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The Social Origins of Language

By Daniel Dor

Presents a new theoretical framework for the origins of human language and sets key issues in language evolution in their wider context within biological and cultural evolution


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Preposition Placement in English: A Usage-Based Approach

By Thomas Hoffmann

This is the first study that empirically investigates preposition placement across all clause types. The study compares first-language (British English) and second-language (Kenyan English) data and will therefore appeal to readers interested in world Englishes. Over 100 authentic corpus examples are discussed in the text, which will appeal to those who want to see 'real data'


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Free Access 4 You

Free access to several Brill linguistics journals, such as Journal of Jewish Languages, Language Dynamics and Change, and Brill’s Annual of Afroasiatic Languages and Linguistics.


Academic Paper


Title: Social class and gender impacting change in bilingual settings: Spanish subject pronoun use in New York
Author: Naomi Lapidus Shin
Institution: University of New Mexico
Author: Ricardo Otheguy
Institution: City University of New York
Linguistic Field: Sociolinguistics
Subject Language: English
Spanish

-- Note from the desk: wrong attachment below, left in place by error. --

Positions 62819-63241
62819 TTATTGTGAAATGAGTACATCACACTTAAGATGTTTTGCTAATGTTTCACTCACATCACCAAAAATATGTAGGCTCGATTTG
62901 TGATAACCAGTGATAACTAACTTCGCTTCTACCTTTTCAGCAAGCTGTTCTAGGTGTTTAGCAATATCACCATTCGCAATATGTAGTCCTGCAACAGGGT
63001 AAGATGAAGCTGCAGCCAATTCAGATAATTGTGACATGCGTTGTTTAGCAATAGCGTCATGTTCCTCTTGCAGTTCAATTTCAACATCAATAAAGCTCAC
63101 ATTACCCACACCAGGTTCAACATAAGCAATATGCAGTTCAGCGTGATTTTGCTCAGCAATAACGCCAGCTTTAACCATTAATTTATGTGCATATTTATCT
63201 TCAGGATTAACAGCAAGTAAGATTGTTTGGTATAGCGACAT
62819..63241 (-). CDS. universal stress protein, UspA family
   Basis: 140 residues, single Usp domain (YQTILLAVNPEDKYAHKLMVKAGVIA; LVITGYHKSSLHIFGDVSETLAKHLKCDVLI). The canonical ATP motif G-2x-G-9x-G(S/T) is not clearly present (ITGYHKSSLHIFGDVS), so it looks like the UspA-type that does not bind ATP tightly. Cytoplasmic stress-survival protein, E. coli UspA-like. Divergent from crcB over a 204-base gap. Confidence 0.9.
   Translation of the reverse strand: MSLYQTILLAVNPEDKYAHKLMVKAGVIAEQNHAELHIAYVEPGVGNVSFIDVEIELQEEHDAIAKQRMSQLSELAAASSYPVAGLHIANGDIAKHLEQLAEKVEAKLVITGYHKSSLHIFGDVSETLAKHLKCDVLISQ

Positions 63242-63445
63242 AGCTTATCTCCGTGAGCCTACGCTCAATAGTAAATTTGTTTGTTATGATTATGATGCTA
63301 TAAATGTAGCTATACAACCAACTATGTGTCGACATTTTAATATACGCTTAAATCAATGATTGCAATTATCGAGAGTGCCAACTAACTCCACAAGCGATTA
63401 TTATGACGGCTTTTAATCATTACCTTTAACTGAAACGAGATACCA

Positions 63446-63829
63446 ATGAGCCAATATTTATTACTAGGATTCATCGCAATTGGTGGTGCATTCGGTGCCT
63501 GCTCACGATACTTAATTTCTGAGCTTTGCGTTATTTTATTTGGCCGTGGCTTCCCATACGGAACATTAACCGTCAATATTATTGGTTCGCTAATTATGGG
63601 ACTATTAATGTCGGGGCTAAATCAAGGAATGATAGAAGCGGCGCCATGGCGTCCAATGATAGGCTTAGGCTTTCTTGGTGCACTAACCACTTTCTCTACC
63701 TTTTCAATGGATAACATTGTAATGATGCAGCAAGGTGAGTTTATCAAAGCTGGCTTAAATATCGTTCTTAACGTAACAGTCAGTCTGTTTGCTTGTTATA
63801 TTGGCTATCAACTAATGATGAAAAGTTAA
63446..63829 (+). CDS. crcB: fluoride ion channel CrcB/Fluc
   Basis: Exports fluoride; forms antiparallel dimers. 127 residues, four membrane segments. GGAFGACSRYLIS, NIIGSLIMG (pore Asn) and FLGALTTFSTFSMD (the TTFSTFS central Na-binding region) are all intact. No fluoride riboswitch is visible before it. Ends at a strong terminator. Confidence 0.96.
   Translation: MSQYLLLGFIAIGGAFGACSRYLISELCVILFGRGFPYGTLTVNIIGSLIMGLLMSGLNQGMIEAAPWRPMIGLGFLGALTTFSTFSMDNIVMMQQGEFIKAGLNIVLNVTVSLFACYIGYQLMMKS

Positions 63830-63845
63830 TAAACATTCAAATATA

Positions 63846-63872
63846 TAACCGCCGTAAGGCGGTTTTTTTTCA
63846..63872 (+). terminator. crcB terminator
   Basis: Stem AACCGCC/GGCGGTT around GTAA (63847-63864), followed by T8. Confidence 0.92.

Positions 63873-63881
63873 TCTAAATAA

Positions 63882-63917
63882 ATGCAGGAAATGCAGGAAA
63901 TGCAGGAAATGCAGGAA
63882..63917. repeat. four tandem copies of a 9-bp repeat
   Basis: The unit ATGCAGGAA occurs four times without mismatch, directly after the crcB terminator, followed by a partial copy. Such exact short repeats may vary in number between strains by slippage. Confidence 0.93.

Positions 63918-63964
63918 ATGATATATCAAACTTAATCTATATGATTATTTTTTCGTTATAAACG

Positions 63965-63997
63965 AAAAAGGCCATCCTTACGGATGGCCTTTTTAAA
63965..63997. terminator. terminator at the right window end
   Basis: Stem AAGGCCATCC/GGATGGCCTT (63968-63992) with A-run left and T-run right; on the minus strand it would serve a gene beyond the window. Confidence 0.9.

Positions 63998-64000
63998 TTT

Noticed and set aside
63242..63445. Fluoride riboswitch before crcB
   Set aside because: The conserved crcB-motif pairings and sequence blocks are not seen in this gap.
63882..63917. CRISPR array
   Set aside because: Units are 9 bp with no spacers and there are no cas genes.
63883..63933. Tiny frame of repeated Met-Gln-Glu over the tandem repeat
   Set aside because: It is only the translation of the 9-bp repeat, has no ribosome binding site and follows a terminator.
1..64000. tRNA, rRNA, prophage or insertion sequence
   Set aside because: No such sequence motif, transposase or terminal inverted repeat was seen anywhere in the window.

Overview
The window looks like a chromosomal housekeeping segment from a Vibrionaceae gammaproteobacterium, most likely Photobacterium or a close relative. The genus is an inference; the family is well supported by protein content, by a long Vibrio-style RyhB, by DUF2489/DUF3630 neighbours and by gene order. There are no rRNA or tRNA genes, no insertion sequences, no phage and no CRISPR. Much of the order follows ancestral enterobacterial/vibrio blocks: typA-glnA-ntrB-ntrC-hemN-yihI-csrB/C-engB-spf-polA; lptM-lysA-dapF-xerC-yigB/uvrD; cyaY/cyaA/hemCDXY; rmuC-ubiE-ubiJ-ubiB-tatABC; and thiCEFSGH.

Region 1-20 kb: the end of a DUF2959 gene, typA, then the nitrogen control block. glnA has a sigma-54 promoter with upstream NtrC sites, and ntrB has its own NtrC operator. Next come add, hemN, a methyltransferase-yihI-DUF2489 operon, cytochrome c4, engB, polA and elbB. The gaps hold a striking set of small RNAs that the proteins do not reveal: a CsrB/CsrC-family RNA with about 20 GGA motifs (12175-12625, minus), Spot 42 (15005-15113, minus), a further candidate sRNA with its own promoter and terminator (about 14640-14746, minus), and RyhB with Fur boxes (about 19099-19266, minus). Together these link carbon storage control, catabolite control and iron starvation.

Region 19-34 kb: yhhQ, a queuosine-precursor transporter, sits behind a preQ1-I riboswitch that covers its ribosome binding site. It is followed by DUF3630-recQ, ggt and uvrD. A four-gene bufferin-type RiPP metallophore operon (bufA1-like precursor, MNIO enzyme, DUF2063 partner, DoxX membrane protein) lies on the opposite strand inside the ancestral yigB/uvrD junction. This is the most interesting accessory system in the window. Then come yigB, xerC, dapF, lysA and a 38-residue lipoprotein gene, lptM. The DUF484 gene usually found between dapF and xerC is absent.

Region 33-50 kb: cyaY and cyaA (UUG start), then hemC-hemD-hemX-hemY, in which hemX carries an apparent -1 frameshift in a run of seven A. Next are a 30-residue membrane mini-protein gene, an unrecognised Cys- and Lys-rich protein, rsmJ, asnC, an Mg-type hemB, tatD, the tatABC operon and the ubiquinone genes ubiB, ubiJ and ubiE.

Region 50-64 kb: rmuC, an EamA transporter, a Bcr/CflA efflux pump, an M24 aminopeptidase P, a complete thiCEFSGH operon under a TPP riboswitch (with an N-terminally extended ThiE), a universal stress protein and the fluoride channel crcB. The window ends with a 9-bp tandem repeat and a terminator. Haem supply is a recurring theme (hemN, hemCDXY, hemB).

Abstract: This study examines the role of social class and gender in an ongoing change in Spanish spoken in New York City (NYC). The change, which has to do with increasing use of Spanish subject pronouns, is correlated with increased exposure to life in NYC and to English. Our investigation of six different national-origin groups shows a connection between affluence and change: the most affluent Latino groups undergo the most increase in pronoun use, while the least affluent undergo no change. This pattern is explained as further indication that resistance to linguistic change is more pronounced in poorer communities as a result of denser social networks. In addition we find a women effect: immigrant women lead men in the increasing use of pronouns. We argue that the women effect in bilingual settings warrants a reevaluation of existing explanations of women as leaders of linguistic change. (Language change, social class, gender, bilingualism, Spanish in the US, pronouns)

CUP at LINGUIST

This article appears in Language in Society Vol. 42, Issue 4, which you can read on Cambridge's site or on LINGUIST .



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